It is not easy for doctors to combine a passion for patient care, a knowledge of science and the maintenance of business, according to Osler in the British Medical Journal.9 “In the three great professions, the lawyer has to consider only his head and pocket, the parson the head and heart, while with us the head, heart, and pocket are all engaged.”

While some aspects of practice may fall short or be devoid of appropriate financial remuneration, the giving of one’s time, expertise and experience in improving patient outcomes and the quality of their lives may be the greatest gift. “The ‘good debts’ of practice, as I prefer to call them … amount to a generous sum by the end of each year,” says Osler.9

And so, as you practice medicine and reflect on your career, always remember the words and wisdom of Dr. William Osler, and keep patient welfare as your first priority.


1. Penfield W. Neurology in Canada and the Osler centennial. Can Med Assoc J. 1949; 61(1): 69-73

2. Osler W. Aequanimitas. Chapter 9, P. Blakiston’s Son and Co., Philadelphia, 1925, p. 159

3. Bean WB. William Osler: Aphorisms, CC Thomas, Springfield, IL, p. 129.

4. Osler W. Aequanimitas. Chapter 3, P. Blakiston’s Son and Co., Philadelphia, 1925, p. 34

5. Thayer WS. Osler the teacher. In: Osler and Other Papers. Johns Hopkins Press, Baltimore, 1931, p. 1.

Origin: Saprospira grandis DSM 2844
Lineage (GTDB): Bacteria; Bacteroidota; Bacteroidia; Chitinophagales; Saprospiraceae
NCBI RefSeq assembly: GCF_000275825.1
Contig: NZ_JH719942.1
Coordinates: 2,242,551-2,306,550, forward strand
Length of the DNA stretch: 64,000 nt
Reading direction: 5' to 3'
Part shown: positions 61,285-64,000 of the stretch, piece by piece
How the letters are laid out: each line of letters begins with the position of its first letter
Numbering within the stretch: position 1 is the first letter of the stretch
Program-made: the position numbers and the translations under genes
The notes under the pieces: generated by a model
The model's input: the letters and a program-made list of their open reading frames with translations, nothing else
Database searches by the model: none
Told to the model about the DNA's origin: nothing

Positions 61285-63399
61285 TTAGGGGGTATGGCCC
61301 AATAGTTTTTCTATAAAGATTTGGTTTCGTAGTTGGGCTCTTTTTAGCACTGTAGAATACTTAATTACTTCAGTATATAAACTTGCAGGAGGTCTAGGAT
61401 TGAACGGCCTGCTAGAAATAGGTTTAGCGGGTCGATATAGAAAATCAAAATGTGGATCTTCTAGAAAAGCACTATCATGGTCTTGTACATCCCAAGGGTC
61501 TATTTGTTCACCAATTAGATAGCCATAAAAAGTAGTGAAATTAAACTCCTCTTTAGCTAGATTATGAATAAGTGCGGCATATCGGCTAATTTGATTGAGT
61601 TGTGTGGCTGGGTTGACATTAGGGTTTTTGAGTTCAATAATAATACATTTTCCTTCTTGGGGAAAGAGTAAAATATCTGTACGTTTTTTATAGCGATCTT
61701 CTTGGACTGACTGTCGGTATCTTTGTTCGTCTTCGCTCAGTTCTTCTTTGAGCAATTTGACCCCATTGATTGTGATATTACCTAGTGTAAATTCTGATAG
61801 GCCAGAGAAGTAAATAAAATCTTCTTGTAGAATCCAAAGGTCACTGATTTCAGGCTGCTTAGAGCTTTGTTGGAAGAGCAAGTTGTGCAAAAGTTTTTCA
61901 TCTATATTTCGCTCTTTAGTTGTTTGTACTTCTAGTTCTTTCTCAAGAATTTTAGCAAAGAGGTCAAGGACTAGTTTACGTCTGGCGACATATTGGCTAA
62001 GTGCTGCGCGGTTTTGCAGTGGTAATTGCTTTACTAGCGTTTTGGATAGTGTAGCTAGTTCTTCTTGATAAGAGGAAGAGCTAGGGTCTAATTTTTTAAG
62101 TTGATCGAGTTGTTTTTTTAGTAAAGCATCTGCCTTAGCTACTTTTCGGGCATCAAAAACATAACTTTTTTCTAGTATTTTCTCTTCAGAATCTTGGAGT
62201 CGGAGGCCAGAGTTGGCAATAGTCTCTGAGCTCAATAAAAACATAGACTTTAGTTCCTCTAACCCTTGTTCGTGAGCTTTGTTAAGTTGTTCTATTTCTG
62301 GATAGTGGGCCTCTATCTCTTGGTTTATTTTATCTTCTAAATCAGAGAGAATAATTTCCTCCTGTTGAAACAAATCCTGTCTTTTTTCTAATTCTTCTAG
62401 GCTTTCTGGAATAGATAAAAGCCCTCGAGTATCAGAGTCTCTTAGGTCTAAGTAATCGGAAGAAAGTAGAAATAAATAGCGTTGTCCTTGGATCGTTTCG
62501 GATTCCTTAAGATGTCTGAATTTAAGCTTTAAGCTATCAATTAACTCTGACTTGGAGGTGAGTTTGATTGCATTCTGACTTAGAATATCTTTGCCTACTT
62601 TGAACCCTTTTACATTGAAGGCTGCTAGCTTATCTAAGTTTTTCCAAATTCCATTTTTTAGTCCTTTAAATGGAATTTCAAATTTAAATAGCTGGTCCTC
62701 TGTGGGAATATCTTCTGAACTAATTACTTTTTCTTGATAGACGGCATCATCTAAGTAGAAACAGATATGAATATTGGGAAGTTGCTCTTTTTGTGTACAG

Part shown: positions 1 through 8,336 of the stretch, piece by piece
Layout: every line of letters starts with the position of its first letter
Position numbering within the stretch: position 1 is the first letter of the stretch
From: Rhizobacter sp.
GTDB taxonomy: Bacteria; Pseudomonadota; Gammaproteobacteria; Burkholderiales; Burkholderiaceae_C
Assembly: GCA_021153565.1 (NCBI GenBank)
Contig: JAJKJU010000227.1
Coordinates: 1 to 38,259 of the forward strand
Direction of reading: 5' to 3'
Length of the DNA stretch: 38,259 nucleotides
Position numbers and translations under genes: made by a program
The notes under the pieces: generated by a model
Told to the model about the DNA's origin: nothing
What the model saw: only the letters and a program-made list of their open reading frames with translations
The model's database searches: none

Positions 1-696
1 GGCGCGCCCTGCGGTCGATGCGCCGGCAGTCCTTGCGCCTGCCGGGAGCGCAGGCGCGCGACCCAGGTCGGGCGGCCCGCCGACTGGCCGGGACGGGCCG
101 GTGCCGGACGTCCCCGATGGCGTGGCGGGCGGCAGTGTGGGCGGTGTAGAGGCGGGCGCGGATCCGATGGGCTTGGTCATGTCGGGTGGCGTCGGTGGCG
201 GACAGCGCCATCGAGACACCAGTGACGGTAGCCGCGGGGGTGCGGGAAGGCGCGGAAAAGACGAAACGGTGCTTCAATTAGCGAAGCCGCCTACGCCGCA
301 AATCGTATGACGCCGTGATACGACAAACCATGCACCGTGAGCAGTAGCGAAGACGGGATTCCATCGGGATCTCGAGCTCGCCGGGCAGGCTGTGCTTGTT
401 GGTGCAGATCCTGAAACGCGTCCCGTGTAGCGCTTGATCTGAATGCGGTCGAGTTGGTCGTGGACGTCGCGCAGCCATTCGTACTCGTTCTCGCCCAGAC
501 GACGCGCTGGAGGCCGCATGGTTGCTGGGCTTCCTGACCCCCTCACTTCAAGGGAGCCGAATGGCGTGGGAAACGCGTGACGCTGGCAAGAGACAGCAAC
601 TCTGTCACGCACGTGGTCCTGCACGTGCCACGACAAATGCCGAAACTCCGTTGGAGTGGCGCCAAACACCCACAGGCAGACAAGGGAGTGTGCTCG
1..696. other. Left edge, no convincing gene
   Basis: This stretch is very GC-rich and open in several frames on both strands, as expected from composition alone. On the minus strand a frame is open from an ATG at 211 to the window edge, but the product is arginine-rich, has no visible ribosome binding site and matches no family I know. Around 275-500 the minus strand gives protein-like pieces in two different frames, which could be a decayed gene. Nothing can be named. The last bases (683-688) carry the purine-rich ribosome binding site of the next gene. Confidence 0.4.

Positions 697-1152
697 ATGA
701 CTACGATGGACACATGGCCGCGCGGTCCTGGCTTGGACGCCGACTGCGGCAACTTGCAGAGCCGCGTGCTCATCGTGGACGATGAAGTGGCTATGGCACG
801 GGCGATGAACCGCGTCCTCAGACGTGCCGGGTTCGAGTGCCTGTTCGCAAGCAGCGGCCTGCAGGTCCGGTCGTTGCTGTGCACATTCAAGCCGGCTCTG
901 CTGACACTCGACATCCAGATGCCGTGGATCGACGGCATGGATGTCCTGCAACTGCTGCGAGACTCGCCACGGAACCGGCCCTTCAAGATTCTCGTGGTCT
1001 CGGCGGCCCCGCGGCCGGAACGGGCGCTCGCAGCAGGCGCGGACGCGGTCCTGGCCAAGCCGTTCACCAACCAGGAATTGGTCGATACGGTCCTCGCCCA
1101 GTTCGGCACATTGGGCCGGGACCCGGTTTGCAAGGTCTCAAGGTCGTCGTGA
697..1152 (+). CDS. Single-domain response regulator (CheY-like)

6. Osler W. The reserves of life. St. Mary’s Hosp Gaz. 1907;13 (1):95-8.

7. Osler W. Aequanimitas. Chapter 7, P. Blakiston’s Son and Co., Philadelphia, 1925, p. 124

8. Osler W. Valedictory address to the graduates in medicine and surgery, McGill University. Can Med Surg J. 1874; 3:433-42.

9. Osler W. Remarks on organization in the profession. Brit Med J. 1911; 1(2614):237-9.

10. Jacobs. AM: PMNews, April, 2015.

ASSESSMENT: Your thoughts are appreciated.

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Expert Witness Risks

A New Emerging Modern Peril

By Dr. David Edward Marcinko; MBA, CMP™


insurance-bookIn the past, a physician expert witness for the plaintiff was merely an opposing opinion by a learned and/or like colleague. Today, it is becoming a risk management minefield as the AMA and other groups are urging state medical licensing boards to police expert witnesses, which might require expert testimony be considered the practice of medicine.


This seems especially true with the Rolling Meadows Illinois based American Association of Neurological Surgeons (AANS).

Feuding Members

Currently, a member of the AANS can file a complaint against any fellow member for testimony as either an expert witness for the plaintiff, or defense witness for the doctor. A committee of four then reviews the court records and requires the accuser to face the accused in a formal review. Sanctions range form three months to a year, to complete expulsion from the association. In the past twenty years, the program has reviewed 27 cases all involving plaintiff testimony. One led to expulsion and ten to suspension.


Since 2001, the courts are beginning to take the AANS process seriously. After years of operations without strong legal backing, the program was upheld by the 7th Circuit Court of Appeals, in Chicago by a neurosurgeon whom the group suspended in 1997. So always remember, if you testify falsely, or too far from the norm, you may be at risk.


And so your thoughts, opinions and comments are appreciated?

Speaker: If you need a moderator or a speaker for an upcoming event, Dr. David Edward Marcinko; MBA – Editor and Publisher-in-Chief – is available for speaking engagements. Contact him at: